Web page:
change of guard

The sun was hot and Zadkiel sheltered in a doorway. Inside he could hear women’s laughter and the clatter of pots. Outside, the the dust stirred, as the young boys ran to and from the well: the place of safety where they couldn’t be tagged out.

Jesus watched, and scratched the ears of the small dog who had been with him all morning.

Zadkiel was getting restless. He wasn’t sure what they were doing there –nor that Jesus knew either. But there they sat, at the height of the day.

The boys saw her first. The youngest froze, and broke the rhythm of the game.

The woman came out of the shadow and glared at the boys in defiance. The air around her shimmered, and Zadkiel suddenly knew why they were there.

Zadkiel stood and bowed to Michael, as the light settled around him. Michael nodded, but said nothing: he had work to do.

The woman walked through the midst of the boys, straight for the well. At first they made way for her, but then they began whispering. Their voices rose and laughter broke as they grew bolder. Then it began: the mocking, the pointing, the name calling that followed her every day of her life.

The youngest picked up a stone and hurled it at her.

Michael rose to her defence.  He very nearly became visible, but decided not scare them. He breathed his wrath slowly, and the boys felt the wind shift. They sensed danger and fled.

The woman drew breath and her shoulders dropped. Michael let his wings drop too, and for a moment she was unguarded: nothing but pain and weariness on her face.

Just then, Jesus stepped forward. She startled, and recomposed her charms.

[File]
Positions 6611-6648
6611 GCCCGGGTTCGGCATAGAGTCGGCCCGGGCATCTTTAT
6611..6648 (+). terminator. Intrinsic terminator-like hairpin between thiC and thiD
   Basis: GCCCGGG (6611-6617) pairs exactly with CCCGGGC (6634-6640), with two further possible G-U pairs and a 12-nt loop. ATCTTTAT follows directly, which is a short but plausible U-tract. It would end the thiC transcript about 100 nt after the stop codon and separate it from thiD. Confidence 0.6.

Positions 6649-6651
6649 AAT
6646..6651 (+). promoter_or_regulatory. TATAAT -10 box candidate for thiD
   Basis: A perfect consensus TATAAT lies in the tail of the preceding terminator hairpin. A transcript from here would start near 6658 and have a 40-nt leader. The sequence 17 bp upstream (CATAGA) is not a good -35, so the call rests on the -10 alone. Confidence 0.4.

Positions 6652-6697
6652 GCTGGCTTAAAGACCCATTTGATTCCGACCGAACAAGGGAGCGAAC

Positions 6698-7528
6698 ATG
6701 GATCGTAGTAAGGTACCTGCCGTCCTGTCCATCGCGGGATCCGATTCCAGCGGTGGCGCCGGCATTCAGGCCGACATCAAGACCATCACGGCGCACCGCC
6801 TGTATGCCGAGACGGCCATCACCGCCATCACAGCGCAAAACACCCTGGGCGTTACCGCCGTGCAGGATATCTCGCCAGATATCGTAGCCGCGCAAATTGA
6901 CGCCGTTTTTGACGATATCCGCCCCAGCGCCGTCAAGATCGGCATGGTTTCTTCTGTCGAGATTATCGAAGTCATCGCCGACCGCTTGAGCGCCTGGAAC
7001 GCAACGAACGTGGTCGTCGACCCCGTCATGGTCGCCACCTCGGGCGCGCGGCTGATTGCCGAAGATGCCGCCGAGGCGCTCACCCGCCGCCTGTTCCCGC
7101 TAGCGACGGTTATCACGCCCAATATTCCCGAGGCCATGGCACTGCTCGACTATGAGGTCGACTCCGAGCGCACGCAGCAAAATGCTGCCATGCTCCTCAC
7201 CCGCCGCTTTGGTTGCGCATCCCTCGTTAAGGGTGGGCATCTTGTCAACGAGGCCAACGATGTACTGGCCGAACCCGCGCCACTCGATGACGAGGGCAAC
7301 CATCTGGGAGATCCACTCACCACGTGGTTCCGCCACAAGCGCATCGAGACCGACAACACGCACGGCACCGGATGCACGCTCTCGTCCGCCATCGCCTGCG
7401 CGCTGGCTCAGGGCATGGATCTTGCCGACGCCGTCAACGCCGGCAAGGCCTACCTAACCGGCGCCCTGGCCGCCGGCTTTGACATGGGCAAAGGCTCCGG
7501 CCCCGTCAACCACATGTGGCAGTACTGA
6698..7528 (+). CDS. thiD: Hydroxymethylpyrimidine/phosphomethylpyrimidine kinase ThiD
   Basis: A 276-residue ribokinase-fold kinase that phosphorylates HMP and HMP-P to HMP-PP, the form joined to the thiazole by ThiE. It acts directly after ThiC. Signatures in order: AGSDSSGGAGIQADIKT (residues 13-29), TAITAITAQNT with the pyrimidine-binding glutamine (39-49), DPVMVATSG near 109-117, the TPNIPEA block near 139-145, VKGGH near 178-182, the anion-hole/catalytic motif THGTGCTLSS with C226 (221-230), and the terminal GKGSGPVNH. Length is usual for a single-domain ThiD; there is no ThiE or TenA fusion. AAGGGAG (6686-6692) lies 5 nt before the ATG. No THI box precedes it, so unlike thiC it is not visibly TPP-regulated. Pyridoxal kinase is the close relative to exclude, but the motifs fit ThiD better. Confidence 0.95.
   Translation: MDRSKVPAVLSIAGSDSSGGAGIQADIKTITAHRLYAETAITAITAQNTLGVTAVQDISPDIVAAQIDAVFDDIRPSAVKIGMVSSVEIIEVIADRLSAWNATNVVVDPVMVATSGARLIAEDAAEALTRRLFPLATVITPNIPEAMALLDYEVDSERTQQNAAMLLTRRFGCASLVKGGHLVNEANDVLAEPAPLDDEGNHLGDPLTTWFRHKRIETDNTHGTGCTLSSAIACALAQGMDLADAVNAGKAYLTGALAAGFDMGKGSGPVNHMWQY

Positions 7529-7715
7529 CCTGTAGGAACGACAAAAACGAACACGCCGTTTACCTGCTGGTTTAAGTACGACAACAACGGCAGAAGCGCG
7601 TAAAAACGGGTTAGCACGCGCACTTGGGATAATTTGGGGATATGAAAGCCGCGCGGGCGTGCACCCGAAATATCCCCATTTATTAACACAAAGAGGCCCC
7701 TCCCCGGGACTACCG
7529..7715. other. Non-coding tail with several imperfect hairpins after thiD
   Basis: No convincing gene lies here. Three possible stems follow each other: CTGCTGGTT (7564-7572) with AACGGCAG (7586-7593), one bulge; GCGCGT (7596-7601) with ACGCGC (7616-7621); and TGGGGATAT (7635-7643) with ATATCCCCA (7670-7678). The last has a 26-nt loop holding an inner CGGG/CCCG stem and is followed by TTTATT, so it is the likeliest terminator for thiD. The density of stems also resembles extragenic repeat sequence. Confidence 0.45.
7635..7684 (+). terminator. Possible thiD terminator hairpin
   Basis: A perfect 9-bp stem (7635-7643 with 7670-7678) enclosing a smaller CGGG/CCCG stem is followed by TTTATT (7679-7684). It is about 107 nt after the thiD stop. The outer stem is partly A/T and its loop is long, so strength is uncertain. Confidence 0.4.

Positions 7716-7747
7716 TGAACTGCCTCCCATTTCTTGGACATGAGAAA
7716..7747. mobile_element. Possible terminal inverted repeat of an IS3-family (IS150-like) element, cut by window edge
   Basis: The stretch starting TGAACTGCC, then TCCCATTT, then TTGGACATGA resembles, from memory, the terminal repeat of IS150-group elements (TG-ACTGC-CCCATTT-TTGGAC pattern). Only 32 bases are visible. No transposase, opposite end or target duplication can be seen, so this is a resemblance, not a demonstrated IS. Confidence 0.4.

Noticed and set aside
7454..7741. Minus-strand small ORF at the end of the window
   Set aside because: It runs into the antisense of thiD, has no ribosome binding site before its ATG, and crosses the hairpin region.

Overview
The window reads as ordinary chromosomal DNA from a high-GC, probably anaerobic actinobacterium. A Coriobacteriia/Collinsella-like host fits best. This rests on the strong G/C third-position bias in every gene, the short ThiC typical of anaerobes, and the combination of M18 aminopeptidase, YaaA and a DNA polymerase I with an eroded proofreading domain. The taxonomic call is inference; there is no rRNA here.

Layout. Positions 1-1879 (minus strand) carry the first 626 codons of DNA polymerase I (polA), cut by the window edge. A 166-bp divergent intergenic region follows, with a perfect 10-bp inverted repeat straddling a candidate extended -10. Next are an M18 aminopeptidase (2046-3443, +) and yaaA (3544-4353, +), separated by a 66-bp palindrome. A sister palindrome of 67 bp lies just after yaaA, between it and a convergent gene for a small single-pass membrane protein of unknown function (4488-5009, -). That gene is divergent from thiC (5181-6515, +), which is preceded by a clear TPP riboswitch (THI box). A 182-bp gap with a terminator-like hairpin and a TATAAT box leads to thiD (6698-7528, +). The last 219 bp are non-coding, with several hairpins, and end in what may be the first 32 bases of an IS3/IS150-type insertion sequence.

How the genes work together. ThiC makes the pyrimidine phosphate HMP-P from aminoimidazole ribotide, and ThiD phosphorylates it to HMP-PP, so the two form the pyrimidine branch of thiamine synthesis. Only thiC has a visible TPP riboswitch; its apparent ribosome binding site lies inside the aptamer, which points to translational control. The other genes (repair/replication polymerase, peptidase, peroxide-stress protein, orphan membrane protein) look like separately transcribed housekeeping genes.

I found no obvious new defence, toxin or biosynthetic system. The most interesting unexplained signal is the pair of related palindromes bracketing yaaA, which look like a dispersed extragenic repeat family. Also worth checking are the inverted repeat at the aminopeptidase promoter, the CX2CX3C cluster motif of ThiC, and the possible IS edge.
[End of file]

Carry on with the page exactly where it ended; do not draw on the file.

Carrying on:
‘Woman, Give me a drink.’

She assessed him,then rose her chin.

‘How is it that you — a Jew –ask a drink of me?’  She waved her hand in practised gesture: commanding him too see every inch of her, and defying him to look her in the eye.

Zadkiel heard the unspoken words: ‘How do you — a man– ask of me: a woman?’ Zadkiel wondered the same thing.

Jesus was unphased. He laughed, and moved to stand beside her so that they both faced the well.

‘If you knew who asked you…’ Jesus said, still laughing too much to be clear.

Zadkiel listened to them. They spoke of God, and the gift of life. They spoke of endurance, and surviving thirst. Finally, they turned to face each other, and Zadkiel saw Jesus touch her face. He named the thing she was hiding, and her last defence broke. She told him of all the men — all the times she had sought safety, and found nothing but disgrace.

Suddenly, they heard men’s voices in the distance, and her terror rose. ‘Please: don’t let them see me.’

Jesus nodded, and went to deflect them.

The woman looked up, and saw the small dog. She went to him and knelt in the dust to scratch his ears. He jumped up and licked her face till her wild laugher turned to sobbing and the pain was eased away.

Michael stood beside Zadkiel. ‘Watch,’ he said, ‘I am going to lose her.’

And just then, Raphael appeared: wings soft with gold.

The dog tugged on the woman’s skirts, and then ran to his master. Raphael came, and helped the woman rise from the ground. The time for pretence was over. She looked into his eyes, and chose to trust.

‘He told me everything I ever did.’ She said, her eyes wide with wonder.

‘And what will you do now?’ Raphael asked– infinitely gentle.

‘I will tell the others. I will go home.’

They walked together from the clearing, with the dog running at their heels.

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8 thoughts on “change of guard

  1. Well, it is a task most thinking people need to undertake regularly, because it is only unthinking ones who never ever ruffle feathers.

  2. Michael is an archangel – he is merely draco-form, even as Raphael is human-form and can appear without people either having a nasty accident or searching for the nearest lance. He is a softie really.(Michael) – but not as easily distracted as Raphael. But you have to love an archangel who has a dog. Is the dog an angel too or is it one of Raphael’s small obsessions …

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